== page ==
The Programme recognised the strategic important role of collaborators in agricultural technology development and transfer and accordingly, strengthened collaboration with many national research systems, international organizations, and, overseas institutions. The programme has developed close linkages with IITA and its Regional Centre for Eastern and Southern Africa (ESARC) by deriving technical and material backstopping.

The Programme is a member of the Eastern Africa Root Crops Research Network
(EARRNET), Cassava Biotechnology Network (CBN), International Bemisia Working Group (IBG) and the Intercenter Whitefly Initiative and many other relevant organisations. The team collaborates very effectively with the post-harvest and soils research team at Kawanda Agricultural Research Institute, (KARI), the Food Research Institute (FORSI), Makerere University and Agricultural University, Wageningen.

Similarly, the programme has solicited support and co-operation from non-governmental organizations, notably CARE (U) International, Lutheran World Federation, ACORD, Agricultural Development Programme (ADP), Farming Systems Support Programme (FSSP), Eastern and Southern African Root Crops Research Network (ESSARN) to mention but a few.

The close linkage between the Programme, policy makers, extension staff, NGOs and farmers has made enormous contribution in development and dissemination of
improved and sustainable cassava technologies. This approach will continue to be
employed in introducing, identifying, evaluating, disseminating and validating improved cassava technologies within the medium to high altitudes and semi-arid areas in Uganda where the potential of cassava in bridging the food gap is immense.

(1) Technology development , (2) Technology transfer

Technology development
A range of both hard and soft technologies have been developed through a concerted interdisciplinary and inter-institutional approach. Todate, 9 varieties have been officially released; TMS 60142, TMS 30337, TMS 30572, SS4, SS5, TMS 4(2)1425, CE 85, CE 98, 30557 code-named Nase 1, Nase 2, Nase 3, Nase 4, Nase 5, Nase 6, Nase 7, Nase 8, Nase 9 respectively. Further, several clones are in advanced stages of evaluation and wait release. Besides other recommendations have been made across disciplines ranging from phytosanitary control measures to improved production husbandry practices. For example, rouging and selection of clean planting materials, planting in isolation, restricted movement of diseased materials, use of varietal mixtures, spacing 1 m x 1 m, stakelength (25-40 cm), intercropping, rapid multiplication techniques, ratooning and safe use of bitter cassava varieties.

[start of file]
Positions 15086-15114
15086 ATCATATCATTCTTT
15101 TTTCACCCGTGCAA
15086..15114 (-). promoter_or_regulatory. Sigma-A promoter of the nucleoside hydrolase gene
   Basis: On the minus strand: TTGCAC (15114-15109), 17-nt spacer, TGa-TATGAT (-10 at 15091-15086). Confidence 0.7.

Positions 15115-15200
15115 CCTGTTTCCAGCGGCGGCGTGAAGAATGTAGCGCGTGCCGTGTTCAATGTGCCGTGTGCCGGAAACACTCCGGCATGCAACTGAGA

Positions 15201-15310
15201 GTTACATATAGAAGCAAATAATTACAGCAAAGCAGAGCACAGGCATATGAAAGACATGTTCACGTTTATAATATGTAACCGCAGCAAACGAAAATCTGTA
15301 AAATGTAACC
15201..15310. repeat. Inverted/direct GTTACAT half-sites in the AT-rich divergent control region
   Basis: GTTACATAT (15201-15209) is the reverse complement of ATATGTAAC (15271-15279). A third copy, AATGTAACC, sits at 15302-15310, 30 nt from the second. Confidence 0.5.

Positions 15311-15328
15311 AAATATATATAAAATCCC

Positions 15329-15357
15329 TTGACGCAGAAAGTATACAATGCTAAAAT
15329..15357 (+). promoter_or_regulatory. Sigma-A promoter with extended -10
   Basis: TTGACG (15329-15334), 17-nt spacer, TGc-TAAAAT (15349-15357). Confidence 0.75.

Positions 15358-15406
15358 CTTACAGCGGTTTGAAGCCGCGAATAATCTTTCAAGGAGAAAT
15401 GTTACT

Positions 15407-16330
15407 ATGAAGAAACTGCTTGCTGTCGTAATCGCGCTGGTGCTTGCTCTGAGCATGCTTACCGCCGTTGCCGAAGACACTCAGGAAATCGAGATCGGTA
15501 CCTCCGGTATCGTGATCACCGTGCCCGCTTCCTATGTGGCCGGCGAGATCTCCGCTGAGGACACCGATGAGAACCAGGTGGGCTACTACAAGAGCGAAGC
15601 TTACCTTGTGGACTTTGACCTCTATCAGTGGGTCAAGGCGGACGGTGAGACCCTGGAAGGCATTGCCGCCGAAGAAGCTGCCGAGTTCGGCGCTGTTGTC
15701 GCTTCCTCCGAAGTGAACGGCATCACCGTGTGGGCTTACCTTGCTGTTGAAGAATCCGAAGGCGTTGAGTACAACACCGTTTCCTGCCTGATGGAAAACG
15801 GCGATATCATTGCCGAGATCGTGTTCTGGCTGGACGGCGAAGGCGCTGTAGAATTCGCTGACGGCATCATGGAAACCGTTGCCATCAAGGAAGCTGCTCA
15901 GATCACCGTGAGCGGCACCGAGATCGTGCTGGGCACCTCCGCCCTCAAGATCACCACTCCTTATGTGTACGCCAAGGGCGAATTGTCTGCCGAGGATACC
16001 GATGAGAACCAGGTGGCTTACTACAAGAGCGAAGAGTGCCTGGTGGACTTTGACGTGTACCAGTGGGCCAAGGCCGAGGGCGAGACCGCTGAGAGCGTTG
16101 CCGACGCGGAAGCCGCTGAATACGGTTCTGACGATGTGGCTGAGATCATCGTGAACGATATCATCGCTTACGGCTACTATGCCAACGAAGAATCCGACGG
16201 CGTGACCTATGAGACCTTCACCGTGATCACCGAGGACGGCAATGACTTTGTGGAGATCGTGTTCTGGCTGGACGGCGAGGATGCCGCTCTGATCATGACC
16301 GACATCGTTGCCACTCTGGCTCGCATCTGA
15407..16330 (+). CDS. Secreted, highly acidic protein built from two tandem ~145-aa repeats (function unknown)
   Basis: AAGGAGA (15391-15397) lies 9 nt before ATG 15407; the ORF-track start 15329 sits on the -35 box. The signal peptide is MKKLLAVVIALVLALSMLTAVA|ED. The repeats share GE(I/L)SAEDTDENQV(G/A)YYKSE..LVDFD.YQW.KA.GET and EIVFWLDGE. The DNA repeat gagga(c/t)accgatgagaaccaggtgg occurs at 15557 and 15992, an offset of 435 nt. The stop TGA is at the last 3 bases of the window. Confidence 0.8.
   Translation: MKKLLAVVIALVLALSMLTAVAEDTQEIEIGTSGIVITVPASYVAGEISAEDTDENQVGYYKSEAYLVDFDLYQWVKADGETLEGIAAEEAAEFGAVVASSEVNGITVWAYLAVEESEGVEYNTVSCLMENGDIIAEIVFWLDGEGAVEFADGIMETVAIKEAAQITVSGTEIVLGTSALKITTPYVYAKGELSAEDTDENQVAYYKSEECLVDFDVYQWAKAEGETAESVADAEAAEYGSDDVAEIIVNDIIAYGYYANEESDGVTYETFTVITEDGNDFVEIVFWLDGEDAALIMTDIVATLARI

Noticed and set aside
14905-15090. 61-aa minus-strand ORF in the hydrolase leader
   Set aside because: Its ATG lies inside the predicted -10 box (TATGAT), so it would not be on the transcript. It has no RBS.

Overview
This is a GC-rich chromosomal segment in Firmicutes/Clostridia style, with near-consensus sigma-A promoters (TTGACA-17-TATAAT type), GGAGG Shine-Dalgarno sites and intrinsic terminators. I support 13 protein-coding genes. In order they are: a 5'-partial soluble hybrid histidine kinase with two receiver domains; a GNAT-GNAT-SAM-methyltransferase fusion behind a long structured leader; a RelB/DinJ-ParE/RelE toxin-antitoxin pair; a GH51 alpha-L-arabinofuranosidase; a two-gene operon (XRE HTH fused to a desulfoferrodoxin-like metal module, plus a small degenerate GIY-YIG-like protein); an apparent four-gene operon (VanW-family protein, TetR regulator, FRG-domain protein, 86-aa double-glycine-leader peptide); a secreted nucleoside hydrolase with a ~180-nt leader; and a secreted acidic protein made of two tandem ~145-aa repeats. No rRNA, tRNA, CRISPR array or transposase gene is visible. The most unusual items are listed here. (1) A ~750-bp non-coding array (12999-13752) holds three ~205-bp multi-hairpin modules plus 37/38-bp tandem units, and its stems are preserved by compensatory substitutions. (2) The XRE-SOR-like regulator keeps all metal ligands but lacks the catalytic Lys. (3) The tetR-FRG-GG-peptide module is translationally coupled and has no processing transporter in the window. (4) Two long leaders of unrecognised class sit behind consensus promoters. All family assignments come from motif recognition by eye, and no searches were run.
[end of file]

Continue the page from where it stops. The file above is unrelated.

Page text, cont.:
Technology transfer

(1)Multiplication of mosaic resistant varieties, (2) On-farm trials, (3) Capacity building, (4) Contribution of knowledge to science, (5) Global spill-overs, (6) Conferences, workshops and courses.

Multiplication of mosaic resistant varieties

Inorder to accelerate the technology transfer process, a machinery, National Network of cassava workers (NANEC) was put in place in 1991. Through this network, research on cassava has been able to register greater successes including development of new mosaic cassava varieties. An integrated strategy for multiplication and distribution of virus-free stocks of improved varieties was developed and used by NANEC. Todate, more than 250,000 ha of improved resistant varieties have been established. By and large, NANEC through its participatory research approaches in the development and transfer of cassava technologies has been overwhelming successful. This is explicitly illustrated by high yields of new cassava varieties that bridged the yield-gap caused by the devastating CMD epidemic, the rapid adoption and uptake of new cassava varieties, and the large and positive internal rates of return (IRR) derived from the overall cassava project and from separate projects. The IRR has been estimated to be between 100 and 200%